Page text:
• Blackwell, M. 2006. “Weaving in the Spaces: Transnational Indigenous Women’s Organizing and the Politics of Scale.” In R. Aída Hernández, Shannon Speed, and Lynn Stephen (eds.) Dissident Women: Gender and Cultural Politics in Chiapas. Austin, Texas: University of Texas Press. Pp. 240-318.
  • Blackwell, M. 2005. “Bearing Bandoleras: Transfigurative Liberation and the Iconography of la Nueva Chicana.” In Angela Davis and Neferti Tadiar (eds.) Beyond the Frame: Women of Color and Photography. New York: Palgave. Pp. 171-196.
  • Blackwell, M. 2004. “Tongues of Fire: A Tribute to Gloria E. Anzaldúa.” Journal of Chicana/Latina Studies 4:1 (Fall 2004): 136-141.
  • Blackwell, M. 2004. “(Re) Ordenando el discurso de la nación: El Movimiento de Mujeres Indígenas en México y la Práctica de la Autonomía.” In Natividad Gutiérrez Chong (ed.) Mujeres y nacionalismo: De la independencia a la nación del nuevo milenio. Mexico City: Universidad Nacional Autónoma de México (UNAM). Pp. 193-234.
  • Translation (English). 2007. “‘Engendering the ‘Right to have Rights’: The Indigenous Women’s Movement in Mexico and the Practice of Autonomy.” In Natividad Gutiérrez Chong (ed.), Women, Ethnicity and Nationalisms in Latin America. Hampshire: Ashgate, pp. 193-222.
  • Blackwell, M. 2003. “Contested Histories: las Hijas de Cuauhtémoc, Chicana Feminisms and Print Culture in the Chicano Movement, 1968-1973.” In Gabriella Arredondo, Aida Hurtado, Norma Klahn, Olga Nájera-Ramirez, and Patricia Zavella (eds.) Chicana Feminisms: A Critical Reader. Durham, N.C.: Duke University Press. Pp. 59-89.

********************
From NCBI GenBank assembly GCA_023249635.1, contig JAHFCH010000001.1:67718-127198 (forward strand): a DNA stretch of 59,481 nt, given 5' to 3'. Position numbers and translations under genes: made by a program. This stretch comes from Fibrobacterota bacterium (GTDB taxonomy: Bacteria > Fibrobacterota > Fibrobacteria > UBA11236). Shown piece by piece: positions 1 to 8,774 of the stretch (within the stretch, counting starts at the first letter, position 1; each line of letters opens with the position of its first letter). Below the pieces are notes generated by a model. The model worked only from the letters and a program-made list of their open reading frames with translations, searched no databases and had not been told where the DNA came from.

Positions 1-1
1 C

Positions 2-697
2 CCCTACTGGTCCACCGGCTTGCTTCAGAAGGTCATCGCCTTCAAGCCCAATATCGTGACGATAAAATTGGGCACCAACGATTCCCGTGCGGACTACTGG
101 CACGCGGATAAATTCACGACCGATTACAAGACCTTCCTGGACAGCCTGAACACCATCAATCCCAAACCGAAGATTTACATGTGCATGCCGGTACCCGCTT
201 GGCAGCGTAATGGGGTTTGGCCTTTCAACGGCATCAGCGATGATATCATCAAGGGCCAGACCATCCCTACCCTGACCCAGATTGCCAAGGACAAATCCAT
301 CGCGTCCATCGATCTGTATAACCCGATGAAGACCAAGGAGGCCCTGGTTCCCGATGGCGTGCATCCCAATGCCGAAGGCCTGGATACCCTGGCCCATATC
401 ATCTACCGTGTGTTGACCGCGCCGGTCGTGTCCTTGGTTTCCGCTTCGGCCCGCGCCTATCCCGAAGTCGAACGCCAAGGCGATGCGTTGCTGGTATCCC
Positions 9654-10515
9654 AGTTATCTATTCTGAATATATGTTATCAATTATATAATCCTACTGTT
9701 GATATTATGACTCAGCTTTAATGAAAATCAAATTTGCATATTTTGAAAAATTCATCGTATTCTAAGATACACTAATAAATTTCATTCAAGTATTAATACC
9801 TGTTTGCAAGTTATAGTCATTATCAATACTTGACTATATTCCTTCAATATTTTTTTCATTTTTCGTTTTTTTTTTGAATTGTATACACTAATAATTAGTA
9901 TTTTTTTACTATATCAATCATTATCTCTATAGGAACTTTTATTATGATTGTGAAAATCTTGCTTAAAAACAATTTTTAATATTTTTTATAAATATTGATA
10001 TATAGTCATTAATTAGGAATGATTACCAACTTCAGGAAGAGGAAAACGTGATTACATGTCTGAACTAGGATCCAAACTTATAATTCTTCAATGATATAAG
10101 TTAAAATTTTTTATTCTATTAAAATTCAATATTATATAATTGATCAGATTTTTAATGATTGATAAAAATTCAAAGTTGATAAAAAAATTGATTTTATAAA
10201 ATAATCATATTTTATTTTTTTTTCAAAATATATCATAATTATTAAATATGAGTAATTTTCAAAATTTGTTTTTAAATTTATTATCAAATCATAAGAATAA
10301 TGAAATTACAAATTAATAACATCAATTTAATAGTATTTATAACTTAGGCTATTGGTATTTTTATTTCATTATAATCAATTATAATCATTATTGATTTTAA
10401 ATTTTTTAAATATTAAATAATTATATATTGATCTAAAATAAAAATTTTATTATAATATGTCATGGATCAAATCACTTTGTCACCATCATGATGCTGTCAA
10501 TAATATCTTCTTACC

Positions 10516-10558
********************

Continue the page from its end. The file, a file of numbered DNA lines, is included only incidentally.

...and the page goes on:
• Translation (Spanish): 2008. “Las Hijas de Cuauhtémoc: feminismo chicano y prensa cultural, 1968-1973.” In Liliana Suárez Navaz and Rosalva Aida Hernández Castillo, eds, Descolonizando el Feminismo: Teorías y Prácticas desde los Márgenes (Decolonizing Feminism: Theories and Practices from the Margins). Valencia, España: Instituto de la Mujer, Ediciones Cátedra, Universitat de Valencia, pp. 351-406.
  • Alvarez, S., Friedman, E., Beckman, E., Blackwell, M., Chinchilla, N., Lebon, N., Navarro, M., Ríos, M. 2002. “Encountering Latin American and Caribbean Feminisms.” Signs, Journal of Women in Culture and Society, Volume 28, Number 2 (Winter): 537-580.
  • Translation (Portugese): “Encontrando os feminismos latinoamericanos e caribenhos.” 2003. In the Brazilian Feminist Journal Revista Estudos Feministas, Volume 11, Number 2 (July-December): 541-575.
  • Blackwell, M. and Naber, N. 2002. “Intersectionality in an Era of Globalization: The Implications of the UN World Conference Against Racism for Transnational Feminist Practices.” Meridians: Feminism, Race, Transnationalism, Volume 2, Number 2: 237-248.
  • Translation (Portugese): “Interseccionalidade en uma era de globalização. As implicações da comferencia mundial contra o racismo para prácticas feministas transnacionais.” 2002. In Revista Estudos Feministas, Volume 10, Number 1: 189-199.